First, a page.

Taiwan will fully reopen its borders by ending its mandatory Covid quarantine for arrivals next month, the government said on Thursday.
The island has kept its borders largely closed and implemented strict quarantine rules during the coronavirus pandemic, keeping the number of infections low at the expense of international exclusion.
The government began moving away from its zero-covid strategy in April towards accepting endemism once the population was properly vaccinated.
From Oct. 13, authorities will abolish the quarantine and ask arrivals for seven days to self-monitor, cabinet spokesman Lo Ping-cheng said on Thursday Prime Minister Su Tseng-chang.
Visitors are currently required to undergo a mandatory three-day hotel quarantine, followed by four days of self-checking, during which they are expected to avoid crowded places.
Visa-free travel for visitors from certain countries will resume from September 29, and the ban on tour groups will be lifted in October, Lo added.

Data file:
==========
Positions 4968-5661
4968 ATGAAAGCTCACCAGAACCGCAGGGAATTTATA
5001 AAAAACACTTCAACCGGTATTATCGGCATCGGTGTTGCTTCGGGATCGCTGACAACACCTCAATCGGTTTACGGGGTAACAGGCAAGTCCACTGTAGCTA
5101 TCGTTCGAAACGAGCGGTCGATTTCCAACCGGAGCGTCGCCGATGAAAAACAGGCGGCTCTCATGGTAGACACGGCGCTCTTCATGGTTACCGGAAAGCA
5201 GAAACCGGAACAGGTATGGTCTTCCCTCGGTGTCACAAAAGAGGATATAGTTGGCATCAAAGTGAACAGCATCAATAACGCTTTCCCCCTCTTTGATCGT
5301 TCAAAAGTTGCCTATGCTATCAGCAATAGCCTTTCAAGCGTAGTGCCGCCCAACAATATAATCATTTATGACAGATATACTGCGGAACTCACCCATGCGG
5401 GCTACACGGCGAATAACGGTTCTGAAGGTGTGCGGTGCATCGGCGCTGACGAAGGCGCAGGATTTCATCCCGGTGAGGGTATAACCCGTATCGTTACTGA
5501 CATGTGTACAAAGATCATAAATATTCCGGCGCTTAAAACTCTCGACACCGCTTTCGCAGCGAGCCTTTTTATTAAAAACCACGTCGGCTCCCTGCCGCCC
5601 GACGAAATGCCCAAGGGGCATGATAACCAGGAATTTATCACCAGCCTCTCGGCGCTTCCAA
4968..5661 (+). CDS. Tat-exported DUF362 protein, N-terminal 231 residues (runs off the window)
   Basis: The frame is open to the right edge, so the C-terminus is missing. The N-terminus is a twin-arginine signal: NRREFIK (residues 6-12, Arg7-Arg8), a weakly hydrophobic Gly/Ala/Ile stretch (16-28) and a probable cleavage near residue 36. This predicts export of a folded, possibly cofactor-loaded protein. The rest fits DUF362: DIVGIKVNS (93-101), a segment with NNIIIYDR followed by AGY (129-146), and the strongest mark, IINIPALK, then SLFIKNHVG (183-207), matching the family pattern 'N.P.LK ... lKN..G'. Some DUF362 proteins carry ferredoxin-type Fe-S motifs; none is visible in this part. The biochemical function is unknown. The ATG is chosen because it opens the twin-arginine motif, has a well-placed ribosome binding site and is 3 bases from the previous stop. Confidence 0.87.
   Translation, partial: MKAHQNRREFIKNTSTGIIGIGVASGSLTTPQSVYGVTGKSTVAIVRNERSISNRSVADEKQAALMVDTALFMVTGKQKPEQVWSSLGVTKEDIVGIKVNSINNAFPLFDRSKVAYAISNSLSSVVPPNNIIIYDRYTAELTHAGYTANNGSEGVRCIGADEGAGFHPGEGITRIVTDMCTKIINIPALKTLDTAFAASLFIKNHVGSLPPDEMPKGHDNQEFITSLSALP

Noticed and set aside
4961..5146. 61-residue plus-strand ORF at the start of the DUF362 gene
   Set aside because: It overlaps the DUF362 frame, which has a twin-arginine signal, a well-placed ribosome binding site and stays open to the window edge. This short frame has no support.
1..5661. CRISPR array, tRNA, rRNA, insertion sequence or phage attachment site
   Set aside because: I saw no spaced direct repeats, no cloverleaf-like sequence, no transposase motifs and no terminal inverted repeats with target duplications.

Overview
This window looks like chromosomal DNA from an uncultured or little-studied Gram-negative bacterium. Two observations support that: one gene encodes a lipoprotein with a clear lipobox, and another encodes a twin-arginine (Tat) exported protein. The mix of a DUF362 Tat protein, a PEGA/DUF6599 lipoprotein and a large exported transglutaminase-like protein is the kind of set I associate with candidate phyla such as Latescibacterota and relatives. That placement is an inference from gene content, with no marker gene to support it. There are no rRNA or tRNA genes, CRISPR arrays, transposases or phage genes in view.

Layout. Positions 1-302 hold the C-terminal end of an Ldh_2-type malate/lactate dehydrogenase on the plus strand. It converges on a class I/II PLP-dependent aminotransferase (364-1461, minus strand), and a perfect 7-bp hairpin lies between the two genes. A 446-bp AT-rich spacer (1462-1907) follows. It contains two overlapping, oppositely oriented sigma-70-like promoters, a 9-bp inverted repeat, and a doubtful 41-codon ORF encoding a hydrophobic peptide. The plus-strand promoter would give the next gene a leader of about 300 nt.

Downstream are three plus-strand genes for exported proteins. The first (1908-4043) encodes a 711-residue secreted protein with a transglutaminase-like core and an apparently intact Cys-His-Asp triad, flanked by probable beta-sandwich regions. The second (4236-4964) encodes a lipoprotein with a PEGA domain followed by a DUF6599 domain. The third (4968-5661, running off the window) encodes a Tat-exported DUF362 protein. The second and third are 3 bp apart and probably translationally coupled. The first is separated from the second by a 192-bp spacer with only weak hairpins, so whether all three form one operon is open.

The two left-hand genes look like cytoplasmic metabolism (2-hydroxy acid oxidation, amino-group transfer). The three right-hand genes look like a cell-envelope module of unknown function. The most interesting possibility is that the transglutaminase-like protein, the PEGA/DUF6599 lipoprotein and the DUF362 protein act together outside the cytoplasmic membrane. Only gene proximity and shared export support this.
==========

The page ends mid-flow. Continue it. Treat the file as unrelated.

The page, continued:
The new measures will “enable the public to fully return to normal life, open Taiwan’s door to welcome tourists and all industries to be more active and prosperous,” he said.
But some tourism industry experts said Taiwan would still struggle to compete for visitors with other destinations in the region because of its self-checking rules.
“The whole world except China and Taiwan has opened up, and Taiwan has already been too slow and too late,” said Robert Kao, a tourism management and operations expert at Tainan University of Technology.
He described the seven days of self-monitoring without quarantine as “pointless”, adding that “tourists would choose countries like Japan or South Korea where there are no such restrictions”.
Taiwan saw nearly six million domestic coronavirus infections this year, although more than 99 percent of those infected had mild or no symptoms, with a death rate of 0.16 percent, according to official data.
The Mainland Affairs Council, Taiwan’s ministry of Chinese affairs, also announced on Thursday that residents of China, Hong Kong and Macau will be able to apply for admission from September 29 to visit relatives, attend funerals or handle inheritances.
Crew members and technicians from Chinese airlines and shipping companies are also eligible.
Taiwan has imposed stricter immigration restrictions on residents of China and the two Chinese territories, amid ongoing political tensions with Beijing since the two sides split in 1949 after a civil war.